Welcome to the era of Deranged Debate, in which subjects utterly beyond the pale are treated as worthy of serious argument.
Torture? Criminally barbarous at all times. An unmitigated evil under any circumstances. Contrary to every principle of civilization, and everything America stands for. And yet in the pages of our leading newspapers and incessantly on TV and radio, torture by our own government is discussed as something that might have been justified, may have worked, could have protected us, isn't really so bad when used against -- "them."
Only the profoundly ignorant of history can be unaware of how "them" can become "us" suddenly and arbitrarily. Only the abysmally stupid could fail to grasp the savagery, the inhumanity and mutual degradation involved in any act of torture. But that doesn't stop the debate. Just today, here is the unspeakable Cheney, who should be serving a life sentence for crimes against humanity, on the front page of the New York Times offering a "sharp defense" of torture.
Universal health care. In what possible way can it be a bad thing to provide adequate medical facilities for every citizen? Especially when tens of millions in the richest country on the planet have no care at all. What sane argument can be advanced for a health system that spends far more than any other but ranks a mere thirty-seventh in the world in results? Imbeciles and those who've sold their souls to the insurance industry excepted, what the devil is there to debate?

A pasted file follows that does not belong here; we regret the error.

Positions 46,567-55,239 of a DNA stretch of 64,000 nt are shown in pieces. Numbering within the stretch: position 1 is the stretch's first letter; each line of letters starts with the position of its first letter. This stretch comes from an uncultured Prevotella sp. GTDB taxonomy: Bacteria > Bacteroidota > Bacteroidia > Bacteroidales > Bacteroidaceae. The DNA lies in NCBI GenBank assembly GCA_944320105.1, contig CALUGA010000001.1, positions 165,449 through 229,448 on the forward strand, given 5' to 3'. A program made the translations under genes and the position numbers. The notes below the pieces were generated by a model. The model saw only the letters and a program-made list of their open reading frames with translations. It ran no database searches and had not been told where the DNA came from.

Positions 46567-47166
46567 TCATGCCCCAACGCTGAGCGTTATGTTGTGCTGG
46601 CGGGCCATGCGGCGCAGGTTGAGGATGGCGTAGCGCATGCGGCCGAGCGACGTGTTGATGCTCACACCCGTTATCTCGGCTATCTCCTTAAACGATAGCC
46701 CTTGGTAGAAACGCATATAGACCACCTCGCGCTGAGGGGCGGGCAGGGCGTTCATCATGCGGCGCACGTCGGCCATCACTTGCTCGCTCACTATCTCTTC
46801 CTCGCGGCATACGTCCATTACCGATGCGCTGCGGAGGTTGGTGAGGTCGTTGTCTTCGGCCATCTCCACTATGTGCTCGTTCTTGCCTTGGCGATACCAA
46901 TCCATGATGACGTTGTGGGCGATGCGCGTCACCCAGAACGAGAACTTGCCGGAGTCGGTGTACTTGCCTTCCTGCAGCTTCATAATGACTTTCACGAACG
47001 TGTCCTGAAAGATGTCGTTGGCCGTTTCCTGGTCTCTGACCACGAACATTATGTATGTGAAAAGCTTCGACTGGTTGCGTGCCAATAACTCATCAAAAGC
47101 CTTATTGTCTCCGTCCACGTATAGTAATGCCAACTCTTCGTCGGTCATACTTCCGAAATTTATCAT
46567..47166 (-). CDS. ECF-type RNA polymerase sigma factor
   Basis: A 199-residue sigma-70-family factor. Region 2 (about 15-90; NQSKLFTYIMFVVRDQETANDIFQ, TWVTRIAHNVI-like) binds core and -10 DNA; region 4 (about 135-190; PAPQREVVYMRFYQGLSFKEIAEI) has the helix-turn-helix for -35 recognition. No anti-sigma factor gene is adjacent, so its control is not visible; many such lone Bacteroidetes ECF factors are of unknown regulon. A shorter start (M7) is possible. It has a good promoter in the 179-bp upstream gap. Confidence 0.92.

Few people noticed, but John O. Brennan, our new counter-terrorism chief, Obama's Richard Clarke, called off the "war on terror" a couple of weeks ago. In a barely-reported speech he declared that the militarized approach of the Bush administration had done more harm than good and said, "We cannot shoot ourselves out of this challenge." Sane people knew this all along. As retired Marine Corps General Anthony Zinni told Bill Maher last week, Bush declaring war on terrorism was as if President Wilson had declared war on U-boats.
GWOT was such a ridiculous idea that it never was the least bit worthy of debate. But Brennan's candor begs a pressing question. If the war on terror is over, and putting aside the issue of why we went there in the first place, what the devil are we still doing in Iraq and Afghanistan? Our troops are dying in a war that was farcical from the outset and whose utility has now been repudiated by the very people still waging it. So what's to argue?
The mere fact that in each of these cases one side has an argument that is not merely irrational but psychopathic will do nothing to still the clamor. Such is the utterly debased state of public discourse in our era.